75% of local authorities in the UK (over 300) have declared a climate emergency. Embedding co-benefits in their climate action planning and decision making is an opportunity to align their local agendas and political commitments. Early results from our co-development work with Greater Manchester Combined Authority show that whilst this is challenging to do in practice, it is possible to embed carbon and wider sustainability into the operational and strategic plans of local authorities (See GM Strategy). With appropriate resource allocation, some of the ways this could be done include: employing a ‘carbon budget’ approach to financial planning (see for example: Oslo’s approach) and setting higher standards for sustainability and equalities e.g., in construction of new building or procurement in supply chain. It is also useful to create cross-department sustainability working groups to avoid working in silos, and instead share good practices on carbon reduction and get internal support in identifying where impact can be maximised.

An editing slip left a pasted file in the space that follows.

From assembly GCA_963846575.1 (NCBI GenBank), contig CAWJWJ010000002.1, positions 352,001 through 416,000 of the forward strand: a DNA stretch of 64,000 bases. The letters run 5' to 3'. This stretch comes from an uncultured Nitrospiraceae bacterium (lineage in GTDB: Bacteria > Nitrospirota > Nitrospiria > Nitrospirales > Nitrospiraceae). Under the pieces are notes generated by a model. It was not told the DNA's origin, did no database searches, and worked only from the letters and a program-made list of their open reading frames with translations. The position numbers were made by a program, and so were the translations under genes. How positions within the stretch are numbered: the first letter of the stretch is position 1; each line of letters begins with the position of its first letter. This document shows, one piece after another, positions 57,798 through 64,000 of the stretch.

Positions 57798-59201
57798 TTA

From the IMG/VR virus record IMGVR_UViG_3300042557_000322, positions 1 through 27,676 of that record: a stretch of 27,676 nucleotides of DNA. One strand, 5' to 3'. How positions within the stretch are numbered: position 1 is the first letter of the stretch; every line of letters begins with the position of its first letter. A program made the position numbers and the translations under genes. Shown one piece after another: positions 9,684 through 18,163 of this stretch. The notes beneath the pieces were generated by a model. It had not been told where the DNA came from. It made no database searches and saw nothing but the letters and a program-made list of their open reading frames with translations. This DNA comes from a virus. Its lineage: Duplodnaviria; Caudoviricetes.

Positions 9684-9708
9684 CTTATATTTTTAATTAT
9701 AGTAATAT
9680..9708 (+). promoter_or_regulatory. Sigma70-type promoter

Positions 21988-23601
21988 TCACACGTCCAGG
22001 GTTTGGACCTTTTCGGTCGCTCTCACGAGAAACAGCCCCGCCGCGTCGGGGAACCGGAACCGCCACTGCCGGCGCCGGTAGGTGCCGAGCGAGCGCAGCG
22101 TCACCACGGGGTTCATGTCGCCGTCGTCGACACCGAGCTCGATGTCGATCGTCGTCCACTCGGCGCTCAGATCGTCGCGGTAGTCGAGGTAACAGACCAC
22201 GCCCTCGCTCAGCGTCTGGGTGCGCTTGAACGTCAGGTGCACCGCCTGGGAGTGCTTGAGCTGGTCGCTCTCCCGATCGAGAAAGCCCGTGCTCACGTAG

What needs to happen
The Climate and Ecology Bill is currently scheduled for second reading in November 2023. Though it has the support of 150 cross party MPs, the Bill has not been tabled by the government. Passing of the Bill therefore relies upon adequate parliamentary time being given to it and allowing its progress through the legislative process. If the government is truly committed to meeting net-zero and its obligations under The Paris Agreement, then Ministers should review its contents thoroughly and urgently adopt it as their policy.
In the meantime, local authorities should start to embed carbon and wider sustainability targets into all their decision-making processes. This will enable them to tackle climate, nature and development priorities together, achieve multiple benefits and help slow temperature increase towards the 1.5C warming limit.